Here we are, a year after the first round of Jabari Blashmania, largely fueled by me. Last year we saw Blash hit bombs in Spring Training, capped off by a home run that went about 500 feet in Mexico City at 7,300 foot elevation. Blash made the Opening Day roster and was promptly kept on the bench by rookie manager Andy Green, given very sporadic pinch hitting opportunities. Given Jabari’s profile of a three true outcomes guy, this infrequent usage did not play to his strengths, leading to a .120 batting average and eventually designated for assignment in May. The Padres found a way to keep Jabari via trade, and gave him an opportunity later in the season after dumping Matt Kemp to start. Blash got off to a hot start and then got injured, never to be heard from again. This Spring, it was largely assumed that Blash was the odd man out and would be nothing more than AAA depth. Then Blash started crushing the ball and Alex Dickerson started having a balky back. In fact, here’s what’s featured on the front page of Padres.com right now:
Now let’s not delude ourselves. The #Blashwagon movement was never meant to be a prediction of future stardom for Jabari Blash. He’s an interesting story with a unique background, a super nice guy, and has prodigious Pedro Cerrano-esque power, but he has a much higher likelihood of washing out and being a K riddled quad-A slugger that never cuts it in the Major Leagues. In fact, here’s what I wrote last year:
When I started the #JumpOnTheBlashwagon movement, it was formulated first and foremost as a good bit, but also as a beacon for beaten down Padres fans to cheer for in a down season. Plus, maybe, JUST MAYBE, Blash can provide some sorely needed power and production for a team that may be lacking in offense.
When you’re facing a season of bad Padres baseball, sometimes it’s nice to have a little project to root for. After all, this is how we created the legend of #NORF. We created Will Venable, #PadreForLife. We rooted for Rod “Shooter” Beck to get 20 consecutive saves. We rooted for Jason Lane when he made a couple starts and completed an incredible comeback story. We can watch noted music video star Tommy Medica just barely miss the team’s first cycle. Things might look bad in the standings, but there are always little things we can cheer for to keep the season fun.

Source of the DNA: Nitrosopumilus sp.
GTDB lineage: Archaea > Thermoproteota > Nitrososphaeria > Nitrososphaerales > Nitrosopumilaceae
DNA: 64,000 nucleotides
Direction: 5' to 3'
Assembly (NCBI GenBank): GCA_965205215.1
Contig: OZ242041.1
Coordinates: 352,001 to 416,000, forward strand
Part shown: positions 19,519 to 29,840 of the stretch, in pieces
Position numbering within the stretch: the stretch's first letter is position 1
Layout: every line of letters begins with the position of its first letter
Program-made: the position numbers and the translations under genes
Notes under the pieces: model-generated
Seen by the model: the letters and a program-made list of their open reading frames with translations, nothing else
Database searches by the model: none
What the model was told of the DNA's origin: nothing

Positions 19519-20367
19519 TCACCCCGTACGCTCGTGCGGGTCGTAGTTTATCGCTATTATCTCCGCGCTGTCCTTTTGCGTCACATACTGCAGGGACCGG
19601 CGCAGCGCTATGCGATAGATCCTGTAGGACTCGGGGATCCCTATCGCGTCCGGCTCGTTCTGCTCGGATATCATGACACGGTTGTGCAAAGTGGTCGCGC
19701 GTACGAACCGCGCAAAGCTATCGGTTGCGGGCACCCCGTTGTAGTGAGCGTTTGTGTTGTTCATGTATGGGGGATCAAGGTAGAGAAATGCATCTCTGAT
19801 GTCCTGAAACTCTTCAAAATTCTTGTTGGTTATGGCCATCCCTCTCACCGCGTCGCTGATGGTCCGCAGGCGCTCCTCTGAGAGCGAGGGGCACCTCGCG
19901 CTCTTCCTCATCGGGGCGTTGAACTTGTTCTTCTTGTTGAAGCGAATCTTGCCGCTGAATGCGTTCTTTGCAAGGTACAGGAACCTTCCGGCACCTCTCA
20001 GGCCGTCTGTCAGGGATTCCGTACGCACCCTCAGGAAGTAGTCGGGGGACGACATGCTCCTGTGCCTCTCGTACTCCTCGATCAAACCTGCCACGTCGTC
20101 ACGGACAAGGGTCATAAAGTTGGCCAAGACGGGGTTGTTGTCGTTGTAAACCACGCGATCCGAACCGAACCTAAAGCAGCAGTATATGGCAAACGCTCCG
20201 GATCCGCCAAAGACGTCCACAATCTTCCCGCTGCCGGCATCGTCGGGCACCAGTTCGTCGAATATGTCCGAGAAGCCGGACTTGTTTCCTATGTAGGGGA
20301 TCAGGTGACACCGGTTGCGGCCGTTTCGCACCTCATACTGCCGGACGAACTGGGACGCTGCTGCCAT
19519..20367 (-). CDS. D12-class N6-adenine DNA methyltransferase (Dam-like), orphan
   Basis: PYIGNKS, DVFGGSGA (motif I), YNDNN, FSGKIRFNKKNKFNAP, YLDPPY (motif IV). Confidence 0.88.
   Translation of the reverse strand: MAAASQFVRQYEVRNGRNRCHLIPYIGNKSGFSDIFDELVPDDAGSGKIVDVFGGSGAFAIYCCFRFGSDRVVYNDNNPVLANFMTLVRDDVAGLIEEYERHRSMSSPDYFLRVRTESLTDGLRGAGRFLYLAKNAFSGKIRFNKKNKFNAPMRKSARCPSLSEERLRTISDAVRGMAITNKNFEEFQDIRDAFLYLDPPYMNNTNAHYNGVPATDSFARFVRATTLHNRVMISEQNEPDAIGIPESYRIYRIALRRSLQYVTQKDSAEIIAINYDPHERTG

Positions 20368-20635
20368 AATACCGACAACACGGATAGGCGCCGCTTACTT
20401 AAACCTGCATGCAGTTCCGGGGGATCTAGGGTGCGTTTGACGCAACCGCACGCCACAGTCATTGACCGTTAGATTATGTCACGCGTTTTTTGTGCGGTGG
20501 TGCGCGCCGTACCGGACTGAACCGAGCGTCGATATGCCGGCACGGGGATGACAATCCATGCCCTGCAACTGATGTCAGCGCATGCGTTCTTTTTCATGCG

Jabari Blash is one of those fun things to root for. It’s no secret that I am not a fan of using Spring stats to predict anything. There’s not downplaying Jabari’s massive success at AAA including last year. Blash OPS’d .929 at El Paso and was an important part of their PCL championship run. This after OPS’ing .995 the year before for Tacoma in the Seattle system. Blash is not a young prospect. He’s at the S or get off the pot stage of his career, and luckily for him, he’s on the Padres, the team projected for the least wins this season; a perfect situation for him to get playing time, and prove himself. Or he could be the new Matt LaPorta or Brandon Wood and wash out after putting up amazing minor league numbers. There’s only one way to find out.
Listening to The Kept Faith podcast today, it sounded like the #Blashwagon bit had possibly jumped the shark. That’s fine with me, it was always a bit to entertain myself. I’ll root for Blash to succeed either way. I know he’s not a slam dunk or even possibly maybe, but of all the Padres on the roster this season, I’ll be rooting for Jabari the hardest to succeed and find his place on this Padres team. I watched Adam Dunn captivate Washington DC during his three true outcomes tenure there, and I’d love to see something similar here from Blash. He’s going to strike out an awful lot, but unlike a guy like Hunter Renfroe, for instance, Blash will walk a ton too and insulate his on base percentage (Spring stats warning and all but Renfroe walked an abysmal one time in 70 plate appearances). And as long as he keeps hitting bombs, Blash could be one of those guys that at least makes some of those cold Tuesday night games worth watching, and potentially makes the middle of the order with Myers, Renfroe, and Blash something to kind of fear. Tank seasons are made for experimentation. This is the entire basis of Make the Padres Great Again’s Keep The Padres Weird campaign. If the team is going to lose, it needs to take the opportunity to evaluate the pieces it has and decide if they are going to be contributors on the next competitive Padres team next decade, and Jabari Blash is one of those pieces that needs a full evaluation.
For now, the #Blashwagon is getting ready to leave the station. It might be headed for a Thelma and Louise style cliff, I’m not sure. But I’m along for the ride, and there’s still seats available on the #Blashwagon.
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